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Originally published Thursday, May 22, 2014 at 9:03 PM

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U.S. proposes changes to tribal-recognition rules

Federal recognition may be easier to come by for Indian tribes under proposed new rules announced Thursday by the U.S. Interior Department.


The Associated Press

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It will be good to see the Chinook Tribe recognized, considering they were the ones that gave support to Lewis and... MORE
@dolphingirlxx This would be my hope. It is unfathomable that the tribe who's chief gave our city its name is not a... MORE
Does this mean the Duwamish might FINALLY be officially recognized? MORE

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HARTFORD, Conn. — The U.S. Interior Department on Thursday announced proposed changes to the rules for granting federal recognition to American Indian tribes, revisions that could make it easier for some groups to achieve status that brings increased benefits as well as opportunities for commercial development.

The Bureau of Indian Affairs says it overhauled the rules to make tribal acknowledgment more transparent and efficient.

The changes include a new requirement that tribes demonstrate political authority since 1934; previously they had to show continuity from “historical times.” The change was first proposed last June and stirred criticism that recognition standards were being watered down.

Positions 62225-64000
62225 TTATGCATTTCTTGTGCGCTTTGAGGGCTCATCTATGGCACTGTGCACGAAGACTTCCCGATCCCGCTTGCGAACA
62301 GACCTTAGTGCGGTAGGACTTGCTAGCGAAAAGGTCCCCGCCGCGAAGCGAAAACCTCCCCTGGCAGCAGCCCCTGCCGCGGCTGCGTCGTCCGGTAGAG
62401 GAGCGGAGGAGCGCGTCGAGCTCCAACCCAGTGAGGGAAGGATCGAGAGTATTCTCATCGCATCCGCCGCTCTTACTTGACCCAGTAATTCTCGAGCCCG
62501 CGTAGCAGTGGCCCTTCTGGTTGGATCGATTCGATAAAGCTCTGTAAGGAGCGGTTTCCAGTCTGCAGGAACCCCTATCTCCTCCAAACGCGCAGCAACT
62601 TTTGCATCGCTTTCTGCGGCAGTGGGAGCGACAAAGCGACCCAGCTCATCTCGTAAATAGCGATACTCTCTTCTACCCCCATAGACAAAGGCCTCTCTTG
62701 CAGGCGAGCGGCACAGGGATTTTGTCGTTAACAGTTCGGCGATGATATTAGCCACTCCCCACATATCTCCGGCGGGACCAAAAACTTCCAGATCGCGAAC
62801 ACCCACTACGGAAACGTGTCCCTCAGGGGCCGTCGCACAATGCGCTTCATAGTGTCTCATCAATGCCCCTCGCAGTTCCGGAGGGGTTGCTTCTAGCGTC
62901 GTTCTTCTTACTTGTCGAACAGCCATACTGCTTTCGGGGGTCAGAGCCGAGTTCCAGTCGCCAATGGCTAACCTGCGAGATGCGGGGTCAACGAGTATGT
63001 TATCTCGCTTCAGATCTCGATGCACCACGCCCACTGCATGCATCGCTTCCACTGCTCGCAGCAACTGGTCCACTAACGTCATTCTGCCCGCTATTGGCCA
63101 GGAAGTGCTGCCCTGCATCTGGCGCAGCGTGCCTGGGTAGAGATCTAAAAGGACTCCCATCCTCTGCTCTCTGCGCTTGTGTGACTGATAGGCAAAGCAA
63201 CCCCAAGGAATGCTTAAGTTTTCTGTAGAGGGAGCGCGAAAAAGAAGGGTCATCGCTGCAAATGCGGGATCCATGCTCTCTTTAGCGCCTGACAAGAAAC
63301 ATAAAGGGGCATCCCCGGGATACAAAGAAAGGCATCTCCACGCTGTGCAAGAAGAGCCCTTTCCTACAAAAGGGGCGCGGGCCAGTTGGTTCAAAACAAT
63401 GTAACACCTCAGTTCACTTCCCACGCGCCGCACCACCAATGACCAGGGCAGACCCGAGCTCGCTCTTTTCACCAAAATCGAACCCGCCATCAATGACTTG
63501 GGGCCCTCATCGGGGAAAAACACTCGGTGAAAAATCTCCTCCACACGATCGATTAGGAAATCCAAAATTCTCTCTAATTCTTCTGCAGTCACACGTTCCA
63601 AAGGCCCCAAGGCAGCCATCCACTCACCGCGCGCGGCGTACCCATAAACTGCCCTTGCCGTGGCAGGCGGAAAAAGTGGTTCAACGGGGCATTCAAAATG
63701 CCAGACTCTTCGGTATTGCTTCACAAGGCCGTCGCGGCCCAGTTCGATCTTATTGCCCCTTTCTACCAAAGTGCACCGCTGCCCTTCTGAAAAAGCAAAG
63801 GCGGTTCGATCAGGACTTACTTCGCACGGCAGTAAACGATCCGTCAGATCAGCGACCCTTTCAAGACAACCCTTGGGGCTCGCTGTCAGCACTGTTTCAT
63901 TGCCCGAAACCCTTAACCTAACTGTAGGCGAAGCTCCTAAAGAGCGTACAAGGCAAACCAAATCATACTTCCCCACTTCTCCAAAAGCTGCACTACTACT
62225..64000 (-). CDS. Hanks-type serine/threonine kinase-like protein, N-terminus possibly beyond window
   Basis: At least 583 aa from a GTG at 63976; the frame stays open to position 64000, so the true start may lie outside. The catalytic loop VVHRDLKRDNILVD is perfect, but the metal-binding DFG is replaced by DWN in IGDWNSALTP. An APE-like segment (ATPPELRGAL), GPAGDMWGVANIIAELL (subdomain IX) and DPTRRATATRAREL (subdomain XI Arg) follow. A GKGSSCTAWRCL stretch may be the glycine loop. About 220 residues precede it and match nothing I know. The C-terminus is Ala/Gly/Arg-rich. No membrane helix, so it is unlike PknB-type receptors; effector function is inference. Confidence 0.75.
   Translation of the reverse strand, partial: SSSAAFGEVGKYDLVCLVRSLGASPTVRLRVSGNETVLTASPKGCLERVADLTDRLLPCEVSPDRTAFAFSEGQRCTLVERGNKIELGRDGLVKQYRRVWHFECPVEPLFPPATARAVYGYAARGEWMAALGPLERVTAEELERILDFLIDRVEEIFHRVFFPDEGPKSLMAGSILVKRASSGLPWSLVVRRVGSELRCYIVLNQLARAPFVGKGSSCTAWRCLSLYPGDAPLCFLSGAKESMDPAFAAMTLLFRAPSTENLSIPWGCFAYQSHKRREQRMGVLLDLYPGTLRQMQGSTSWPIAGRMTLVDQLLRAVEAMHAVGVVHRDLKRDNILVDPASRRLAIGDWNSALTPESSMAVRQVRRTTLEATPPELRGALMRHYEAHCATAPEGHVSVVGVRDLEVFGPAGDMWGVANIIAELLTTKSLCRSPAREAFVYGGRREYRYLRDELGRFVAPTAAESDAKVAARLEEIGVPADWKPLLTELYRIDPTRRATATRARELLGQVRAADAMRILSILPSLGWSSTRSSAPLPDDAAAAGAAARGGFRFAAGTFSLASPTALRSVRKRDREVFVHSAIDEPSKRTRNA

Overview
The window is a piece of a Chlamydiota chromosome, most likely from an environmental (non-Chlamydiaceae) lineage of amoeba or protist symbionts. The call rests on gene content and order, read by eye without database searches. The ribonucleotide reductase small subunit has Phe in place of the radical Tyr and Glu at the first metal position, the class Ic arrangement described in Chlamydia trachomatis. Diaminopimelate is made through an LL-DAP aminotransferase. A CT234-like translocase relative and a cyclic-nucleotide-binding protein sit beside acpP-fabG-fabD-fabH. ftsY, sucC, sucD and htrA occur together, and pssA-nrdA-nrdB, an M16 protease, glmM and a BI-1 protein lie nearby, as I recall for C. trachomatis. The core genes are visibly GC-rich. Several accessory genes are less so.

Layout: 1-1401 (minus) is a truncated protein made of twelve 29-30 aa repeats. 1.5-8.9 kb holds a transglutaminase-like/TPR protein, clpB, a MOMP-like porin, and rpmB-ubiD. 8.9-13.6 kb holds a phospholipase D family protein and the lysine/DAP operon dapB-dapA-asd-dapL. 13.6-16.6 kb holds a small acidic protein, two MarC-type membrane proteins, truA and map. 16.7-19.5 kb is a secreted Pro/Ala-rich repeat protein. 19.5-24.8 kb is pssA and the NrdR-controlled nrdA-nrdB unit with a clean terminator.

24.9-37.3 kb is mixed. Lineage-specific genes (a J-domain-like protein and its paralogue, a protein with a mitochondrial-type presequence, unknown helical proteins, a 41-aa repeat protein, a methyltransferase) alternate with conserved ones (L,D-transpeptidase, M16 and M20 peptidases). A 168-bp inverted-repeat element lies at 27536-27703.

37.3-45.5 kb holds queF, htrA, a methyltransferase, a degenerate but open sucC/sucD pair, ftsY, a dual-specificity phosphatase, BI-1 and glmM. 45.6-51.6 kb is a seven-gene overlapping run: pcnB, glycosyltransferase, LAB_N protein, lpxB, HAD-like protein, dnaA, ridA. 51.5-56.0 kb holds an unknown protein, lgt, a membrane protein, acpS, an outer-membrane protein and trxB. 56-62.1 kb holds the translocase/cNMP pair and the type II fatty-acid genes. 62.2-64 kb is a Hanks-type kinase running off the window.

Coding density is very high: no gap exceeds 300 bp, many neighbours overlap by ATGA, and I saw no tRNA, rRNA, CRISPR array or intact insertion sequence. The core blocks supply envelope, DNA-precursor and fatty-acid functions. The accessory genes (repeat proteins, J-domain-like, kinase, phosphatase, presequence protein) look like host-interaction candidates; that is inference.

Kevin Washburn, an assistant secretary with Indian Affairs, said the rules are no less rigorous. He said 1934 was chosen because that was the year Congress accepted the existence of tribes as political entities.

Gerald Gray is chairman of Montana’s Little Shell Tribe of Chippewa Indians. He said the landless tribe of about 4,500 members has been recognized by Montana since 2000, but its bid for federal recognition was rejected in 2009 partly because the tribe could not document continuity through the early part of the 20th century.

“For a lot of the Plains tribes, and Indians in the country as a whole, there’s oral history but not a lot of written history,” Gray said.

The newly published rules represent the first overhaul in two decades for a recognition process that has been criticized as slow, inconsistent and overly susceptible to political influence.

The Interior Department will accept comment for at least 60 days before the rules are finalized.

Federal recognition is coveted because it brings increased health and education benefits to tribes along with land protections and opportunities for casinos and other developments.

Advocates say that some tribes have been denied recognition because records were lost or burned over hundreds of years, and any tribe that was still together by 1934 had overcome histories of mistreatment.

Other rule changes:

• Eighty percent of a group’s membership would have to descend from a tribe that existed in historical times. The rule currently says that membership descend from a historical tribe.

• Thirty percent of a group’s membership would have to comprise a community. The rule now says a “predominant portion” of membership must comprise a community.

• Groups that have been denied recognition in the past would be allowed to submit new petitions under some circumstances. That is currently prohibited.



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